War of the Rebellion: Serial 038 Page 0791 Chapter XXXVI. CORRESPONDENCE, ETC. -CONFEDERATE.

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MERIDIAN, April 26, 1863.

General J. C. PEMBERTON:

I just received the following dispatch from General Ruggles:

COLUMBUS, MISS., April 26.

Major-General LORING:

From information, the report of the enemy in large force at Bankston is without foundation, in my opinion.

DANIEL RUGGLES.

W. W. LORING.

JACKSON, MISS., April 26, 1863.

Major-General LORING, Meridian, MISS.:

As no additional force has passed the railroad, they can have no more than had before. You have troops enough to defend Meridian and Enterprise.

J. C. PEMBERTON.

JACKSON, April 26, 1863.

Captain R. C. LOVE, Brandon, MISS.:

Ascertain where the enemy is, and go in that direction. You will not stay at Brandon, but if enemy is at Raleigh, go there and get on his rear, and plant ambush and annoy him. See if something can be done.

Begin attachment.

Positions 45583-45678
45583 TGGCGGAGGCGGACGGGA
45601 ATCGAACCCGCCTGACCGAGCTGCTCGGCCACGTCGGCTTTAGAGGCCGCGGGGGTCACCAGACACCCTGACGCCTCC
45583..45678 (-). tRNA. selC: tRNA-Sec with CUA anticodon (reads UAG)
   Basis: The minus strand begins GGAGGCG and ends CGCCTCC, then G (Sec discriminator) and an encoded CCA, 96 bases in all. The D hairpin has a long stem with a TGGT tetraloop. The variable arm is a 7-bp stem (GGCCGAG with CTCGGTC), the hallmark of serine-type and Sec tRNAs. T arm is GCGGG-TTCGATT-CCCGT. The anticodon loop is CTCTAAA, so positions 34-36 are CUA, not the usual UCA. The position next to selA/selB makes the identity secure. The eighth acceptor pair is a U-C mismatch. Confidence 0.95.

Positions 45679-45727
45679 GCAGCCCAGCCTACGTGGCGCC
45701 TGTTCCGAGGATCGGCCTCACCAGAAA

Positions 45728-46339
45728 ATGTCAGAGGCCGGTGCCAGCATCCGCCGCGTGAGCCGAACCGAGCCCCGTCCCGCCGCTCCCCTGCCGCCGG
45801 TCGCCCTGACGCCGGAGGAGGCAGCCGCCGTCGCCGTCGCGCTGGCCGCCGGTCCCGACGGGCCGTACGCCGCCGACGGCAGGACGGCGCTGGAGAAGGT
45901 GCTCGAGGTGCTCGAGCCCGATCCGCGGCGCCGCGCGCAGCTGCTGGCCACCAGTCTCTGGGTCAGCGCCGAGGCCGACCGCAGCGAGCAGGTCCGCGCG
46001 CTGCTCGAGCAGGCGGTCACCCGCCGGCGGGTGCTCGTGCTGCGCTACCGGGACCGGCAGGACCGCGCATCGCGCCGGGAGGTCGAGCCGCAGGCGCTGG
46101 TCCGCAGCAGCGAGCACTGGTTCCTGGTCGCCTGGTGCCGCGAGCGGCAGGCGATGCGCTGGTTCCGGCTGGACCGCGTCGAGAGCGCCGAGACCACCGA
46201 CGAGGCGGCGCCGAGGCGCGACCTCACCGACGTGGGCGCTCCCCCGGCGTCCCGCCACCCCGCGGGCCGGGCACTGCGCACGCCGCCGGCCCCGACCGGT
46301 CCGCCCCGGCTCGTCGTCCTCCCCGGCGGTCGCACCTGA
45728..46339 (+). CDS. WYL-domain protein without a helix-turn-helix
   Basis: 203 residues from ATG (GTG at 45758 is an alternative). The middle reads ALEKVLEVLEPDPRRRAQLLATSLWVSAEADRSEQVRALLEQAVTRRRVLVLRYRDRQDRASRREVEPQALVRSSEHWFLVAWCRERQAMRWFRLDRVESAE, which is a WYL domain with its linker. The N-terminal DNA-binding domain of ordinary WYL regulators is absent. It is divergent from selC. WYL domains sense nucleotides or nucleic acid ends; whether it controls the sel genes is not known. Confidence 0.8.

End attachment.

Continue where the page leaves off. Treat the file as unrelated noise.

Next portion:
J. C. PEMBERTON.

JACKSON, April 27, 1863.

General JOSEPH E. Johnston, Tullahoma, Tenn.:

However necessary cavalry may be to Army of Tennessee, it is indispensable to me to keep my communications. The enemy are to-day at Hazlehurst, on New Orleans and Jackson Railroad. I cannot defend every station on the road with infantry. Am compelled to bring down cavalry from Northern Mississippi here, and the whole of that section is consequently left open. Further, these raids endanger my vital positions.

J. C. PEMBERTON.

TULLAHOMA, April 27, 1863.

General PEMBERTON:

Cavalry from Mobile is directed to operate in enemy's rear. Am sorry that you did not sooner report raid in Southern Mississippi. Above 3,000 cavalry have crossed the Tennessee, but are employed by the troops from Corinth. We are informed that FIFTEEN of twenty-four transports on the Tennessee are from Grant.

J. E. Johnston.

RICHMOND, April 27, 1863.

Lieutenant General J. C. PEMBERTON, Jackson, MISS.:

Impossible to comply with your wish respecting cavalry. Enemy's fleet still on the coast of the Carolinas and not expected to move south of Florida.

S. COOPER.